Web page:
Inflammatory bowel diseases (IBD) are apublic health problem in industrialized countries, where 1 in 1000 people are affected. Most patients are young adults. The incidence of IBD has increased considerably in western countries since the second world war but is beginning to level off. On the other hand, the incidence is still rising in low-incidence areas such as Eastern Europe, Asia and developing countries. Differences in incidence rates across age, time, and geographic areas suggest that environmental factors are involved in IBD, but only cigarette smoking and appendectomy have consistently been identified as risk factors. An important role of genetic factors in IBD was first suggested by epidemiological studies showing familial aggregation of IBD and by twin studies. In 2001, the first CD susceptibility gene, NOD2ICARD15 on chromosome 16, was characterized. Other susceptibility genes have since been located. Their identification should help to understand the complex interaction between the environment and the intestinal immune system.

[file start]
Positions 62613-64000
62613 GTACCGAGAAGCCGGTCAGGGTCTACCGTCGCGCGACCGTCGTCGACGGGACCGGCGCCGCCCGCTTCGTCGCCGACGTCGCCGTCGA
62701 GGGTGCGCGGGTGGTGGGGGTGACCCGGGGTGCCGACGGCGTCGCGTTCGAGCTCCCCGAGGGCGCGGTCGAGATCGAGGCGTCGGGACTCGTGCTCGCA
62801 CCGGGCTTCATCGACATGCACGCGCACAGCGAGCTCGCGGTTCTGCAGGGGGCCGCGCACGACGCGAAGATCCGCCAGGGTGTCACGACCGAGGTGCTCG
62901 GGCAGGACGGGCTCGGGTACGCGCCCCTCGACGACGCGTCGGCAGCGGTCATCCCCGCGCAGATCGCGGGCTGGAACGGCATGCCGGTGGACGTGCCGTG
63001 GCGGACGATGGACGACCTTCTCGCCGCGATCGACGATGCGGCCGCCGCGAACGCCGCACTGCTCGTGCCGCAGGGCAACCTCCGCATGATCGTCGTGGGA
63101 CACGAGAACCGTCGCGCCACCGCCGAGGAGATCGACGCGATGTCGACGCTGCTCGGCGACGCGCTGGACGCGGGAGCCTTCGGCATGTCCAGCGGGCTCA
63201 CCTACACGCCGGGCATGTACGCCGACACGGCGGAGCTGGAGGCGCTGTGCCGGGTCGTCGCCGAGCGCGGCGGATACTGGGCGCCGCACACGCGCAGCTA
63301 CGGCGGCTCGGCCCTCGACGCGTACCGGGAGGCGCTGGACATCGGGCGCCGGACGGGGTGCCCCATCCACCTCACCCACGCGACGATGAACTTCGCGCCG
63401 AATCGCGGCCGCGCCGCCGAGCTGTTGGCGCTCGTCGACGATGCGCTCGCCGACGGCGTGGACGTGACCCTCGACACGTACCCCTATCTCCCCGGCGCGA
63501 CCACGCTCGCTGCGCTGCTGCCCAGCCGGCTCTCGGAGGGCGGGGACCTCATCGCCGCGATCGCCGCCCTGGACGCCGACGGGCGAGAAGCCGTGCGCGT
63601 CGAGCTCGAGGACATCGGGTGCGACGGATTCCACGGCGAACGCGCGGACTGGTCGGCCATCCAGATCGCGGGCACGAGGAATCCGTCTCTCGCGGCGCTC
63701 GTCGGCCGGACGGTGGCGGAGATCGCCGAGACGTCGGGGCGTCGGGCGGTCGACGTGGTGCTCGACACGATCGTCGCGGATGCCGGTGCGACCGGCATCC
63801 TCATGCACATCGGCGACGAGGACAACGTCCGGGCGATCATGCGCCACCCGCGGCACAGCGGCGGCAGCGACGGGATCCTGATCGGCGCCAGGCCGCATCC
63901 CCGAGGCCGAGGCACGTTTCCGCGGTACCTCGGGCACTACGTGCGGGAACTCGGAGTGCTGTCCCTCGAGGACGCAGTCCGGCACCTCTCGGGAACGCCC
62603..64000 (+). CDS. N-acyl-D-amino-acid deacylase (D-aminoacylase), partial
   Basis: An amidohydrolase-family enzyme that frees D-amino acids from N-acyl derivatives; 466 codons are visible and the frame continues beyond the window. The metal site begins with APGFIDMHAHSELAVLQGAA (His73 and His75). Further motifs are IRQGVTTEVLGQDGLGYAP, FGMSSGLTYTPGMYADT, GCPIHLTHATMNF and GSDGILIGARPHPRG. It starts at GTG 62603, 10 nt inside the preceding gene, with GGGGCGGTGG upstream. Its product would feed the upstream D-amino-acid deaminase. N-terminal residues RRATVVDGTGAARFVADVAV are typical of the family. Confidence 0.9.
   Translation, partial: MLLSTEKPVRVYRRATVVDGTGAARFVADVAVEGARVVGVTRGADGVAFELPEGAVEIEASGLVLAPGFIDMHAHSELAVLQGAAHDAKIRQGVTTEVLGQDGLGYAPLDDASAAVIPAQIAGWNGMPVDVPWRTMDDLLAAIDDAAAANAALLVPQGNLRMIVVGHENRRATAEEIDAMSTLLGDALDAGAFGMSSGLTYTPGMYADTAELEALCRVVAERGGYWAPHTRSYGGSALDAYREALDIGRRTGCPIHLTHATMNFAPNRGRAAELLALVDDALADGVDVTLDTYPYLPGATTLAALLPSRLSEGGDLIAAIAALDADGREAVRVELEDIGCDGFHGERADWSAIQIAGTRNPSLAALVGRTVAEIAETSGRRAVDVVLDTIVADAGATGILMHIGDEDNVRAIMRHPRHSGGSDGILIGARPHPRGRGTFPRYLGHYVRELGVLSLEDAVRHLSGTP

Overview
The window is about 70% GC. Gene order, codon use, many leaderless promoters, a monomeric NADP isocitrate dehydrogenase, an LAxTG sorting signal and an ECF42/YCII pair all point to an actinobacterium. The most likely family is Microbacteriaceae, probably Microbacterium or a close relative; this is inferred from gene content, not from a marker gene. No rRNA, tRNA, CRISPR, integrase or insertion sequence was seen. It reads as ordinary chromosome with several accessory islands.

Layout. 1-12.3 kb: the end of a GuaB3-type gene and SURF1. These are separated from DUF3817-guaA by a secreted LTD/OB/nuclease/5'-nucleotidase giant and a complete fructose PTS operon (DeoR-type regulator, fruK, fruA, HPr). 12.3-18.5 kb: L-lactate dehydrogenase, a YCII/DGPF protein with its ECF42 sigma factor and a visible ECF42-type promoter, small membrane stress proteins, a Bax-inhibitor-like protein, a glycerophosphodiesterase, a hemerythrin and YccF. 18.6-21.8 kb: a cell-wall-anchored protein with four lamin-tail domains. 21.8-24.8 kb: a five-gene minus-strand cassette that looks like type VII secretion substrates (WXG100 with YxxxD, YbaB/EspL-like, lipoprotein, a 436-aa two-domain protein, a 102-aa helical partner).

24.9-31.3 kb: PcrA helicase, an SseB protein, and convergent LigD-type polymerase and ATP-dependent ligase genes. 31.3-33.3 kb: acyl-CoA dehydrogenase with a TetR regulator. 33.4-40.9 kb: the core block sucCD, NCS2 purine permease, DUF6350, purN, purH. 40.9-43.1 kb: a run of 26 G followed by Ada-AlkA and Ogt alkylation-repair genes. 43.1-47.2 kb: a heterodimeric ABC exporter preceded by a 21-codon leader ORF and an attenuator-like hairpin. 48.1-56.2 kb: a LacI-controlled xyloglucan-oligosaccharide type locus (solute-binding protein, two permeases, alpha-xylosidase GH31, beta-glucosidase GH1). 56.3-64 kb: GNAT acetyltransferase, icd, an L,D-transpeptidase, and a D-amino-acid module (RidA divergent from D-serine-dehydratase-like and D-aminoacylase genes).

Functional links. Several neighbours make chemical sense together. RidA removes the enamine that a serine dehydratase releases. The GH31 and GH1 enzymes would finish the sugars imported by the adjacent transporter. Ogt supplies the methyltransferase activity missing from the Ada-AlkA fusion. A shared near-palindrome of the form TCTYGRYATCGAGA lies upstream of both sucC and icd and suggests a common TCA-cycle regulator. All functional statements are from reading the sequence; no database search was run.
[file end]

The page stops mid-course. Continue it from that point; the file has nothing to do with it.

|Translated title of the contribution||Epidemiology and risk factors of inflammatory bowel diseases|
|Number of pages||19|
|Journal||Bulletin de l'Academie Nationale de Medecine|
|State||Published - Jun 2007|
- Colitis, ulcerative
- Crohn disease
- Inflammatory bowel diseases